On Saturday, September 29, 2012, in the early morning, Uranus is at opposition, at its brightest and closest for the year. Saturday evening is the day of the full Moon, so with a telescope or really good, large binoculars you may be able to use the Moon to guide your viewing to this planet, which is too faint to see with the naked eye. Uranus will appear about 4 degrees from the Moon.

    As mentioned above, the next full Moon is in the evening on Saturday, September 29, 2012.

    On Wednesday morning, October 3, 2012, Venus will appear quite close to the bright star Regulus (in the constellation Leo). Venus will appear the brighter of the two, and they will be about a degree apart. For much of the East Coast, the International Space Station will be visible as it passes over in the morning. For the Washington, DC area, it will emerge from the shadow of the Earth low in the west northwest at 6:12:44 am, reach a maximum altitude of 53 degrees above the southwest horizon at 6;15:17 am, and disappear towards the southeast horizon around 6:19 am, all in EDT. Sunrise is not until 7:07 am EDT, so the sky will just be beginning to lighten with dawn when the ISS passes over.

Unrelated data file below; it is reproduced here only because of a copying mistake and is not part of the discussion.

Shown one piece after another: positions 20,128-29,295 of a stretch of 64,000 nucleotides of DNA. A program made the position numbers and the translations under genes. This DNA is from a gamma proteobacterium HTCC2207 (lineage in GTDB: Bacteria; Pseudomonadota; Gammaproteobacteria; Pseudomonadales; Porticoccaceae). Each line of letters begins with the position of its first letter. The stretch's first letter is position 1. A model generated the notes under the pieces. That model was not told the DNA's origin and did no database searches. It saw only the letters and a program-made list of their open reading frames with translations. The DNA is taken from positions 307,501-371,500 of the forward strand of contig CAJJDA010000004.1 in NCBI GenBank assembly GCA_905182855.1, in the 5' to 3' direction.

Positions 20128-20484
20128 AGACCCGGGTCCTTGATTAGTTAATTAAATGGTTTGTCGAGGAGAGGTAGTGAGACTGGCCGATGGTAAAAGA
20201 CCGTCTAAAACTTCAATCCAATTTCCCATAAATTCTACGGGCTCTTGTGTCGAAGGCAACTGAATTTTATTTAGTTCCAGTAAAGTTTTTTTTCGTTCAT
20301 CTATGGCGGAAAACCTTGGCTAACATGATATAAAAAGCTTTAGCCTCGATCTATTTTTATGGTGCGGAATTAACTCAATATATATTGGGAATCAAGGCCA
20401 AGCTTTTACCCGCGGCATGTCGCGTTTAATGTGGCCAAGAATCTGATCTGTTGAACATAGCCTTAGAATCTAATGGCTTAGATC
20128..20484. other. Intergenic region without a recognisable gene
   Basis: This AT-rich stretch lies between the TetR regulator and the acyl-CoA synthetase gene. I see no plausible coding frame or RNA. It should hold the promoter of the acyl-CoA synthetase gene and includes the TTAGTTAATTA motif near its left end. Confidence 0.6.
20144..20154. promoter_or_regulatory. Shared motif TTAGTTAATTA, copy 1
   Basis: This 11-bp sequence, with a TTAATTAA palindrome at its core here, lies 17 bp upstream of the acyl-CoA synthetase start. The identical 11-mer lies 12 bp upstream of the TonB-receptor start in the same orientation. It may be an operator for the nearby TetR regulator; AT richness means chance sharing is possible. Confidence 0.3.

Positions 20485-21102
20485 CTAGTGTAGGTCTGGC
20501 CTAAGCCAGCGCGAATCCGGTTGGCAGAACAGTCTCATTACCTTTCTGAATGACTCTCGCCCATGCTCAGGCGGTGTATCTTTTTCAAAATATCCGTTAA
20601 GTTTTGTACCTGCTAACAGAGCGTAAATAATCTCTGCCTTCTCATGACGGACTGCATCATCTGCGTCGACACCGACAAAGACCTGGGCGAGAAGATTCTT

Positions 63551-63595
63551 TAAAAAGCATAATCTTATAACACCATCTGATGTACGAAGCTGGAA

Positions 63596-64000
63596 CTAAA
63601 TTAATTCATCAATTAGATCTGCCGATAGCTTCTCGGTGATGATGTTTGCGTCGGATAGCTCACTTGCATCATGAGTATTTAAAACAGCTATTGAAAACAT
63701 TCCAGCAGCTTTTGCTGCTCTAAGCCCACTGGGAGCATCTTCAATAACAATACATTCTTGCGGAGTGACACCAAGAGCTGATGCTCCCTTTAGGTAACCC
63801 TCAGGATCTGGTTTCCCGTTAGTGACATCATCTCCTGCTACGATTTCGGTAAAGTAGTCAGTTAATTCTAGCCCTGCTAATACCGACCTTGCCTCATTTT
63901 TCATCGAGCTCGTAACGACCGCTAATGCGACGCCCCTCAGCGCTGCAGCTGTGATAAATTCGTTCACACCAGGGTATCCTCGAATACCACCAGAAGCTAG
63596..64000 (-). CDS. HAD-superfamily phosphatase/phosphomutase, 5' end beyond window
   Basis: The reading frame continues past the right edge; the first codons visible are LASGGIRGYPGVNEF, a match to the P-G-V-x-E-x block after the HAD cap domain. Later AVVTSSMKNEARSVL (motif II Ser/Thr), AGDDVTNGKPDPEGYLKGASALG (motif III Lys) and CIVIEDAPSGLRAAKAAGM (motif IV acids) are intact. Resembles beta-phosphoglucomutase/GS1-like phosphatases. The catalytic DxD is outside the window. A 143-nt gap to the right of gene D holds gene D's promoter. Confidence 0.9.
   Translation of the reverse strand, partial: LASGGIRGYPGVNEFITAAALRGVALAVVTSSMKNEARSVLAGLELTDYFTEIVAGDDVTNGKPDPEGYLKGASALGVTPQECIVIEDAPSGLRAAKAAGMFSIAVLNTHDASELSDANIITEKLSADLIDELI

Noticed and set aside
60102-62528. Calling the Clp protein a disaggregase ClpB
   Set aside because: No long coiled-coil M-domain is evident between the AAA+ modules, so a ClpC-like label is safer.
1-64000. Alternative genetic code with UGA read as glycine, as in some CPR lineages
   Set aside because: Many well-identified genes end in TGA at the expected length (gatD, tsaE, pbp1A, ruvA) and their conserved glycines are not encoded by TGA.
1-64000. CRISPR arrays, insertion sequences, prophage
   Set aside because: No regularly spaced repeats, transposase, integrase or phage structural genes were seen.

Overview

In the late evening on Friday, October 5, 2012, look for Jupiter and the waning gibbous Moon as they appear near each other. They will be at their closest angular separation when they are not visible, so the closest we will see them is right after they rise in the east northeast (rising at about 10 pm EDT in the Washington, DC area). They will gradually separate as they rise, so that by the time they are at their highest in the sky (around 5:15 am EDT on Sunday, October 6, 2012 for the Washington DC area), the will be about as far apart (but on the opposite side) as they were the morning before (i.e., the morning of Friday, October 5, 2012).

    The Moon will be half full, reaching its third quarter in the morning of Monday, October 8, 2012.